Local

November 29, 2012

Mt. Lemmon provides fall, winter feel

Visitors can watch the sunset on the drive down Mt. Lemmon in the evening. The SkyCenter, a science learning facility located at the top of Mt. Lemmon, offers events to view the sky environment and its astronomy.

‘Searching for Fall’ was the name of the game recently as my friends and I went in search of a quick getaway with cooler weather. While Arizona is known for its beautiful weather and longer summers, autumn brings the desire of the smell of brisk air and and color of leaves changing in the trees. Taking a one-day jaunt to Mt. Lemmon satisfied that craving.

Mt. Lemmon sits just north of Tucson, in the Coronado National Forest, in the Santa Catalina mountain range. On the scenic, curving roads up the mountain, rocks and boulders, gigantic in size, surrounded us for 28 miles, the length of the drive. At the highest point, over 9,000 feet above sea level, it is easy to forget that one is still in the Arizona desert because of the pine trees and a forest-like feel.

Along the drive up, Mt. Lemmon has many “pull offs” so viewers may stop and take pictures. While parked at one of them, my friends and I were able to watch a man scaling the side of the mountain below us.

The main stop, known as ‘Windy Point,’ led us to walk out on the boulders and appreciate the view at a breathtaking advantage. We took note of the picnic tables and planned lunch on a blanket on the rocks for a future visit.

Summerhaven, a small town with a population of 40 and located at the top of the mountain, is a retreat for visitors during the summer months with newly built cabins, shops, a general store and restaurants such as Sawmill Run, where we stopped to stretch our legs and enjoy the picturesque view of the tranquil town and it’s holiday-like aura. Much of Summerhaven was destroyed in a wildfire in 2003, and the town is still recovering.

A rock climber scales the side of Mt. Lemmon at 6,000 feet above sea level. Mt. Lemmon offers over 1,200 climbing routes, including single or multi pitch clip-up routes for the traditionalist.

As the sun lowered, the temperature dropped and we had our fill of the “fall” that we were pursuing so we headed back down the mountain. We chased the sun as it set, and watched it settle into the horizon as we reached the end of our journey. Finishing up the day with a warm dinner amongst friends, we reminisced on the day’s memories, planning our next trip back.

To get to Mt. Lemmon, take exit 275 off Interstate 10 and go north on Houghton Road for 14 miles. Turn right onto East Catalina Highway. This marks the beginning of the 28-mile drive. Driving time from I-10 to the base of Mt. Lemmon was approximately 25 minutes.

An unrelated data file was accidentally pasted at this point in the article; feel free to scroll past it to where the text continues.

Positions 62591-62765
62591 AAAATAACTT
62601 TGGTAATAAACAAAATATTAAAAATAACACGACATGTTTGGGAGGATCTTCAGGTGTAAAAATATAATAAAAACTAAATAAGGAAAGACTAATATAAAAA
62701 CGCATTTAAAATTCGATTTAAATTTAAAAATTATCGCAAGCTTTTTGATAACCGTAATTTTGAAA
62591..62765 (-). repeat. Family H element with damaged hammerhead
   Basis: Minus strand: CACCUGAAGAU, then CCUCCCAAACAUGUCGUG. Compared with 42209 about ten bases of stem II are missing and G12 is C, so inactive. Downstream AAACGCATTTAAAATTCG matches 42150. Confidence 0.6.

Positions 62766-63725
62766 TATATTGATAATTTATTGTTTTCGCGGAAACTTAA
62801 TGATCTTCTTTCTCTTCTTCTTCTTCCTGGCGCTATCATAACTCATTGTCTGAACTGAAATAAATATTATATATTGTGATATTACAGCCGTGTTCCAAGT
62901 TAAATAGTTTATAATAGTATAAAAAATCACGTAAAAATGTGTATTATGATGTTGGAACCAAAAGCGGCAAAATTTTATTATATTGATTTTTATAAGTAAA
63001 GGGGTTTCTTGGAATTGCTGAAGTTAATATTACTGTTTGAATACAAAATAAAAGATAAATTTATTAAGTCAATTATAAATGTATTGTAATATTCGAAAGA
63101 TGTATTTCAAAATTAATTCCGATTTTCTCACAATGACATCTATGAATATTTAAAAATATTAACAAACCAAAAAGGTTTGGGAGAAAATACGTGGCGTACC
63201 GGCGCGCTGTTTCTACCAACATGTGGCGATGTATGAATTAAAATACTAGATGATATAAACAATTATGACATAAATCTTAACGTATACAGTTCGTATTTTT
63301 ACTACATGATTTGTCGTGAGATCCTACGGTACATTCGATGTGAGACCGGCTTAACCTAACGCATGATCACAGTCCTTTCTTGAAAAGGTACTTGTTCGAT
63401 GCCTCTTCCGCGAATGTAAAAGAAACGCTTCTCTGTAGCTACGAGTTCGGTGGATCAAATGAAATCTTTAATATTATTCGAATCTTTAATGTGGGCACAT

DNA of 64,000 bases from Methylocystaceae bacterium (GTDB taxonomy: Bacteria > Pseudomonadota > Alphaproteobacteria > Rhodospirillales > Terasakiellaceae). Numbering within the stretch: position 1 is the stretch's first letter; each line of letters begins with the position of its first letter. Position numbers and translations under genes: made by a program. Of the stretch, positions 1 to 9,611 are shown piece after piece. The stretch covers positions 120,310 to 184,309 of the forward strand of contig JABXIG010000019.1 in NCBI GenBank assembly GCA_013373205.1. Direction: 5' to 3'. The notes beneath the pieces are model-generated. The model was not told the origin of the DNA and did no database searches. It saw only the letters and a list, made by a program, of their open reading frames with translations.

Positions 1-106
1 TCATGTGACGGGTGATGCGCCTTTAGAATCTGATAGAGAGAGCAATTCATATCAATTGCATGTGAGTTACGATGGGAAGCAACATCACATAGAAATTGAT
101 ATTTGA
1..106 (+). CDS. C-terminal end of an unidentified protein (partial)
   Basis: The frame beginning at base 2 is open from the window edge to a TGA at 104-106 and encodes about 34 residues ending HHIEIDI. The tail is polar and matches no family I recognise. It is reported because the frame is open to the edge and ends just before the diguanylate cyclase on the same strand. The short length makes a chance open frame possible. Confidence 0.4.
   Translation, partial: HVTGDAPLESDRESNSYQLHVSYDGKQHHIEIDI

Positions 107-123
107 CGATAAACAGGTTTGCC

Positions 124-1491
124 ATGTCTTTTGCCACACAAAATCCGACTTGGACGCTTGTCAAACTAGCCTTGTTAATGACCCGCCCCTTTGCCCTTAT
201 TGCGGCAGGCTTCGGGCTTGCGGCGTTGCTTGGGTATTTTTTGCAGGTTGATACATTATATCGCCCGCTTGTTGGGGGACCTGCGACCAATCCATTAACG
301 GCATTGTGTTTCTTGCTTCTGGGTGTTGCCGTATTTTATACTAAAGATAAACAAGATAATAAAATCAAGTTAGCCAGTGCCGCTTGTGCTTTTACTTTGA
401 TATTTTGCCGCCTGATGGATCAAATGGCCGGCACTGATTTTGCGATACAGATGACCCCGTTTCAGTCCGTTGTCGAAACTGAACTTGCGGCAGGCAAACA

Currently, there is no fee to experience the beauty of Mt. Lemmon. For more information, go to http://www.go-arizona.com/Mt-Lemmon-Scenic-Byway/.

Motorcycle riders enjoy the pine trees and blue skies while driving up Mt. Lemmon. MotorcycleUSA.com claims this ride is one of the most scenic rides one can enjoy anywhere near Tucson.




All of this week's top headlines to your email every Friday.


 
 

 

What makes chaplain assistants unique

SAN ANTONIO — As the U.S. Army Installation Management Command chaplain assistant sergeant major, I am proud of all the chaplain assistants supporting our Soldiers, Families and Civilians. We are celebrating 105 years since the Army officially introduced this unique Military Occupational Specialty, or MOS. The Army officially created the position of chaplain assistant On...
 
 
Sgt. Jarred Woods, 1st Sustainment Command (Theater)

Looking for career progression? Join Civilian Expeditionary Workforce

Sgt. Jarred Woods, 1st Sustainment Command (Theater) Department of the Army Civilians inspect a base expeditionary targeting surveillance systems-combined tower before transferring it over to the Afghan National Army near Kabul...
 
 

Fort community donates items in big way

From left, Warren “Russ” Barnes, logistics officer, shows Deborah Bohn, budget analyst, and Sheri York, RAYTHEON site lead, how to ride one of 55 bikes the 2nd-13th Aviation Regiment collected for the Fort Huachuca toy drive this year. This week, chapel personnel distributed toys and clothing collected from many units and organizations on Fort Huachuca...
 

 

Army & Air Force Exchange Service sets Christmas-New Year’s holiday hours

Launderette Always Open Main Exchange Dec. 24: 8 a.m. – 6 p.m. Dec. 25: Closed Dec. 26 – 27: 10 a.m. – 6 p.m. Dec. 29 – 30: 9 a.m. – 8 p.m. Dec. 31: 10 a.m. – 6 p.m. Jan. 1: 10 a.m. – 6 p.m. Furniture/Outdoor Living Dec. 24: 10 a.m. – 5...
 
 
NOEL9_Hidalgo

Night of Extraordinary Lights brings FH, community together

From left, Michelle, Mark and Brianna Davis, sit at their booth for Shellana Precious Gems at the Night of Extraordinary Lights on Brown Parade Field on Fort Huachuca Dec. 12. The Davis family was among several crafts vendors w...
 
 

Children share their Christmas poems

Christmas I’m waiting… for Christmas cookies to bake in the oven, for stockings to hang by the fire place, for presents to unwrap by the Christmas tree, for elves to hide by the tree, for reindeer to fly high in the sky, and then I’ll know, it’s Christmas! By Ayanna Pierre Christmas I’m waiting… for...
 




0 Comments


Be the first to comment!


Leave a Reply

Your email address will not be published. Required fields are marked *

You may use these HTML tags and attributes: <a href="" title=""> <abbr title=""> <acronym title=""> <b> <blockquote cite=""> <cite> <code> <del datetime=""> <em> <i> <q cite=""> <strike> <strong>


Directory powered by Business Directory Plugin